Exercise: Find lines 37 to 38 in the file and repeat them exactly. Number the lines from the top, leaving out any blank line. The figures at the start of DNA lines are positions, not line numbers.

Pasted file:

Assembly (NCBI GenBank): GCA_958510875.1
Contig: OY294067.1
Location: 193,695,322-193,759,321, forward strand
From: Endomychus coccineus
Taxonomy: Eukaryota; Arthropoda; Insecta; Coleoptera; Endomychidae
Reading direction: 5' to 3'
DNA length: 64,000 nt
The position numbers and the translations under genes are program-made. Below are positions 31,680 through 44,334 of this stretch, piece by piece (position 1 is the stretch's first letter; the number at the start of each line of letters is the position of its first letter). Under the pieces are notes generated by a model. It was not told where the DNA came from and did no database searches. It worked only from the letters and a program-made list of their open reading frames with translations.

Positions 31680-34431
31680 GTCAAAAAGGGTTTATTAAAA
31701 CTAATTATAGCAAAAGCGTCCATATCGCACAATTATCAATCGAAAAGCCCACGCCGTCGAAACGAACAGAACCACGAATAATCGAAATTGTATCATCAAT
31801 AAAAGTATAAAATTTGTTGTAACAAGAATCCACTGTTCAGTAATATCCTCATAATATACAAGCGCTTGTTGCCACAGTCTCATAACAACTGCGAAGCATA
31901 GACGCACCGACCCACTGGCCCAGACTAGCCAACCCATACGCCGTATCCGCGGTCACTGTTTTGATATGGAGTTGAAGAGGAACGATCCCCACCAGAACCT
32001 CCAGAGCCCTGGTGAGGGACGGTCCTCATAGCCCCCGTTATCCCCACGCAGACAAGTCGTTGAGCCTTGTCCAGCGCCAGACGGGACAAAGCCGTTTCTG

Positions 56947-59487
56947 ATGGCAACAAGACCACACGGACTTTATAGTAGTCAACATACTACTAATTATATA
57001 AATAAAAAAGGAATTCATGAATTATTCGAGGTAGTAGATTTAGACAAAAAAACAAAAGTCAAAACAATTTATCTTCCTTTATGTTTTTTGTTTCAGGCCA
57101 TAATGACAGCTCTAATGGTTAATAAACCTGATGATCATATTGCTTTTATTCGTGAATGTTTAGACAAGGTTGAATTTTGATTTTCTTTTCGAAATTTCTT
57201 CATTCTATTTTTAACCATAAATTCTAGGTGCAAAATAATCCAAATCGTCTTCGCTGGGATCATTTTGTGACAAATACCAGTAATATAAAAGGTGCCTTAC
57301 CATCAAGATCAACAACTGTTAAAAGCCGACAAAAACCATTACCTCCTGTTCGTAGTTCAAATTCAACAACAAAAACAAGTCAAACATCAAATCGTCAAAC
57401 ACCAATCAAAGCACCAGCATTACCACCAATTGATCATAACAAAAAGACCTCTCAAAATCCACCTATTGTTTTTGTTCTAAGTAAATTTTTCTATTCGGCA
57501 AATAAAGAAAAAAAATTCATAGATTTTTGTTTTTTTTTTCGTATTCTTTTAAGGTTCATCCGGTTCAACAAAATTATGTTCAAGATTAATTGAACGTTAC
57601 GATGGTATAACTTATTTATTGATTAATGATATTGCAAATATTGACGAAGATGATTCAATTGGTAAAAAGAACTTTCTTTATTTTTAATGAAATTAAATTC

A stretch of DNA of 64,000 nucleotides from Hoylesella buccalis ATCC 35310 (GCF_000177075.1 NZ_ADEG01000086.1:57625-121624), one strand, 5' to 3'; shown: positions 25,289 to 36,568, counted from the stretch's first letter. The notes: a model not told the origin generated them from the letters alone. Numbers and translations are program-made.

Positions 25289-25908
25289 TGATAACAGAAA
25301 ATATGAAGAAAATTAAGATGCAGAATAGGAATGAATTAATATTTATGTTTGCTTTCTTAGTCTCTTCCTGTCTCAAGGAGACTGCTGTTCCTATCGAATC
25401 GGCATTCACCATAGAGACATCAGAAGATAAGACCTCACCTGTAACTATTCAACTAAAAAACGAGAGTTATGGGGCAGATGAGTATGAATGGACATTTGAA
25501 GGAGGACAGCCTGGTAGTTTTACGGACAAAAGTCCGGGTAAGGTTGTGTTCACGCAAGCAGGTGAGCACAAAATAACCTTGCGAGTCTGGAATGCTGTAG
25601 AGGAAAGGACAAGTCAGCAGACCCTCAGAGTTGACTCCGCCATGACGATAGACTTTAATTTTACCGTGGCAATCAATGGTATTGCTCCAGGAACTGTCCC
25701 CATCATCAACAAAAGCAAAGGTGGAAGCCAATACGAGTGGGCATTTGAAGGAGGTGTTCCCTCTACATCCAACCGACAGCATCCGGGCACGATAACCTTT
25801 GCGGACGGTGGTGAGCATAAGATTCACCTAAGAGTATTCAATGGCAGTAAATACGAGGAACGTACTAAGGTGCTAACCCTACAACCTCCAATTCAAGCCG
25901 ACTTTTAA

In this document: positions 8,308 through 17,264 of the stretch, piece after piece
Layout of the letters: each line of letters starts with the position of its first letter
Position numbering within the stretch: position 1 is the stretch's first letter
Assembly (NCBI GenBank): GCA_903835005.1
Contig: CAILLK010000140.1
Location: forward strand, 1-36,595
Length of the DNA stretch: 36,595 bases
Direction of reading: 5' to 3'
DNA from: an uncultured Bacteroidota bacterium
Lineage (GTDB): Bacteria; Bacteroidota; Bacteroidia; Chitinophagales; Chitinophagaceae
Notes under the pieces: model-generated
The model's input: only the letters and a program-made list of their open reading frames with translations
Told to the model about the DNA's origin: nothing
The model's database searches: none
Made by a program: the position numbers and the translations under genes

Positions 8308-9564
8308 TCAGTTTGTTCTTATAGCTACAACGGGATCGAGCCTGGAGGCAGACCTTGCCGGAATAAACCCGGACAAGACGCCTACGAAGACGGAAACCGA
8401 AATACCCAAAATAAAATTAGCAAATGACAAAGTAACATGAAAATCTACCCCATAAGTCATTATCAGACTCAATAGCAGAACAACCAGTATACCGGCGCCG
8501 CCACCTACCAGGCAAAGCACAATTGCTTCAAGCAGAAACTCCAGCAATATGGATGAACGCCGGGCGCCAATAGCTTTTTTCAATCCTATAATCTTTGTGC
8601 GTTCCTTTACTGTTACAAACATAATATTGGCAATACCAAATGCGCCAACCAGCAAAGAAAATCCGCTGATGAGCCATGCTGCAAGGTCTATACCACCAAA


Assembly (NCBI GenBank): GCA_903835005.1
Contig: CAILLK010000140.1